Having completed his master's degree at Harvard, Hale made a short tour of Europe. On his return, he studied law, and was admitted to the Chicago bar in 1855. In 1854, at Jersey City, New Jersey, he married Margaret Pugh, whom he met in Ontario.[3] Her father William was formerly justice of the peace for the township of Goderich in Huron County, Canada West (now Ontario).

In 1856, the Hales moved to Clinton, Ontario, Canada, where he administered the estate of his father-in-law.[3] He began to get involved in local real estate development and other business and educational endeavours.[1]

He continued to reside in Clinton until his death, devoting much attention to the development of the Ontario school system.[1] He was influential in introducing co-education of the sexes in high schools and collegiate institutes, in increasing the grants to these institutions, in establishing the normal school system for training of teachers, and in improving the methods of examination.[8]

Native American studies Edit

In Canada Hale returned to his study of First Nations and Native Americans. He was mentored by the Iroquois chiefs George Henry Martin Johnson and John Fraser, whom he met while visiting the Six Nations of the Grand River First Nation in Ontario. In addition he traveled to the United States to consult with other native informants. Hale documented the oral history and rituals of the Iroquois Confederacy. He was assisted in interpreting the group's wampum belts, which recounted their history.[3] As a result of this work, he published The Iroquois Book of Rites (1883). He also studied the Iroquois languages, determining that Mohawk was the oldest. He also concluded that the Laurentian languages were Iroquoian.[1]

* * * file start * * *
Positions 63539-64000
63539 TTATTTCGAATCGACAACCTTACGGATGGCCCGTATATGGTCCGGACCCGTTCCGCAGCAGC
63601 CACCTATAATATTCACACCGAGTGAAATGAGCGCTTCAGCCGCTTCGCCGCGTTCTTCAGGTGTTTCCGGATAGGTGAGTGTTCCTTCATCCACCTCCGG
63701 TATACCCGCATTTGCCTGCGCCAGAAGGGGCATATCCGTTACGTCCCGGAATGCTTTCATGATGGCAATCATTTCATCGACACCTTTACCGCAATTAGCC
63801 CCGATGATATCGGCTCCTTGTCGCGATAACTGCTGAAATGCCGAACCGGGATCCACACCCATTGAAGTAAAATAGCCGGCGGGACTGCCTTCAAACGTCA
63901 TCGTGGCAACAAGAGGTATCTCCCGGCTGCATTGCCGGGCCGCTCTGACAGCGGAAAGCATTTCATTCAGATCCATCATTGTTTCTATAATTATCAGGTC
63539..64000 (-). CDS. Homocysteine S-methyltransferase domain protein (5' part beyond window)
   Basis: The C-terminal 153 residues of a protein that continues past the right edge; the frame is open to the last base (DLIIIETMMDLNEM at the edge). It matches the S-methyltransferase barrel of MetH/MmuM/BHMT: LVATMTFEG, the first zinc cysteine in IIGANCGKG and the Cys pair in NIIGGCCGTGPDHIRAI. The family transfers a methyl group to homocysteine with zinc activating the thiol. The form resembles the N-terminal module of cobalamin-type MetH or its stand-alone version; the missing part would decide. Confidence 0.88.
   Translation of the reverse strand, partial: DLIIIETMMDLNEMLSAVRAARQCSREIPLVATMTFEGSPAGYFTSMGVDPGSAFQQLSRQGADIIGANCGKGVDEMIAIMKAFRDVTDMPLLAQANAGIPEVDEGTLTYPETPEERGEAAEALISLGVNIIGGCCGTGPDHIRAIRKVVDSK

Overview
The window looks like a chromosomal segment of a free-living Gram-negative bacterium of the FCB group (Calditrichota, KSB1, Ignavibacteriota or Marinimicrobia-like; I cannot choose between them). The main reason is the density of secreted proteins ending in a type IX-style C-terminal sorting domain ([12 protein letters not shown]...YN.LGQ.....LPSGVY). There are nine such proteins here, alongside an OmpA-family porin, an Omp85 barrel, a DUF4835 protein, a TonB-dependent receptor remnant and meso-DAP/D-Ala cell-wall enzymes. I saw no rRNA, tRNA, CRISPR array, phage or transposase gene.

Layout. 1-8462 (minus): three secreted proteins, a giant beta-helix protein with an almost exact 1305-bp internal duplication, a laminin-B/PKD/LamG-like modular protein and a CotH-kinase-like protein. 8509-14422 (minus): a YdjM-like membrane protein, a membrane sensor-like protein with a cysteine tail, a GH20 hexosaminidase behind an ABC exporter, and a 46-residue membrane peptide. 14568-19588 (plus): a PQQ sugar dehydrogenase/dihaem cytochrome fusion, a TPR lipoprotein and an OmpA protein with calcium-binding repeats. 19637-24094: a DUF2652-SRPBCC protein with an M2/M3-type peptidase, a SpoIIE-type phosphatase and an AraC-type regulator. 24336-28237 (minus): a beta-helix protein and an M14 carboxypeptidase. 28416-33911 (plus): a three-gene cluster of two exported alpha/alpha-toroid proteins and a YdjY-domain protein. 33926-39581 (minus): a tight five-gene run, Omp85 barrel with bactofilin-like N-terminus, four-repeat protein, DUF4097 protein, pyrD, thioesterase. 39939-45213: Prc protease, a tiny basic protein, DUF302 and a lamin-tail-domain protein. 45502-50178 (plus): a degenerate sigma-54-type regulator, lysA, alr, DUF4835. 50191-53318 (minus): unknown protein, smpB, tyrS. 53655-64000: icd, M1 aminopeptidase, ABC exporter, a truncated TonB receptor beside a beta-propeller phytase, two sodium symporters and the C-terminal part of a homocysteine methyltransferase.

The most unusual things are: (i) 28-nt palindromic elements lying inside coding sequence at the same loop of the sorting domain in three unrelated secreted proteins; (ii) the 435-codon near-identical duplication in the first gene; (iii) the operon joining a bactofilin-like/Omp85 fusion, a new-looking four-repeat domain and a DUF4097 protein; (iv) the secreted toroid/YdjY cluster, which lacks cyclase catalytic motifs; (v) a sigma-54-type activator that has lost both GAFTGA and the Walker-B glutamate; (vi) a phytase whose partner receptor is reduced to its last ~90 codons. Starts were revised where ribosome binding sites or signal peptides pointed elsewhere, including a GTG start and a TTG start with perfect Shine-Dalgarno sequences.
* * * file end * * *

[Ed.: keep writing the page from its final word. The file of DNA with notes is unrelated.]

Archeologists and linguists have since confirmed that the St. Lawrence Iroquoians were an early people who had occupied territory in what is now considered upper New England and along the St. Lawrence River in Quebec and Ontario from about the 14th century to about 1580.[9] They were likely destroyed by the Mohawk from central New York, who were competing for control of hunting grounds and the fur trade.

Hale made many valuable contributions to the science of ethnology, attracting attention particularly by his theory of the origin of the diversities of human languages and dialects.[1] This was inspired by his study of child languages, or the languages invented by young children.[6][10] He also emphasized the importance of languages as tests of mental capacity, and demonstrated that Native American languages were complex and had a high capacity for classification.

He used language as a criterion for the classification of human groups. He was the first to discover that the Tutelo language of Virginia belonged to the Siouan family,[6] which was more commonly associated with the Dakota and Hidatsa languages and tribes located to the west of the Great Lakes and Mississippi River.[1]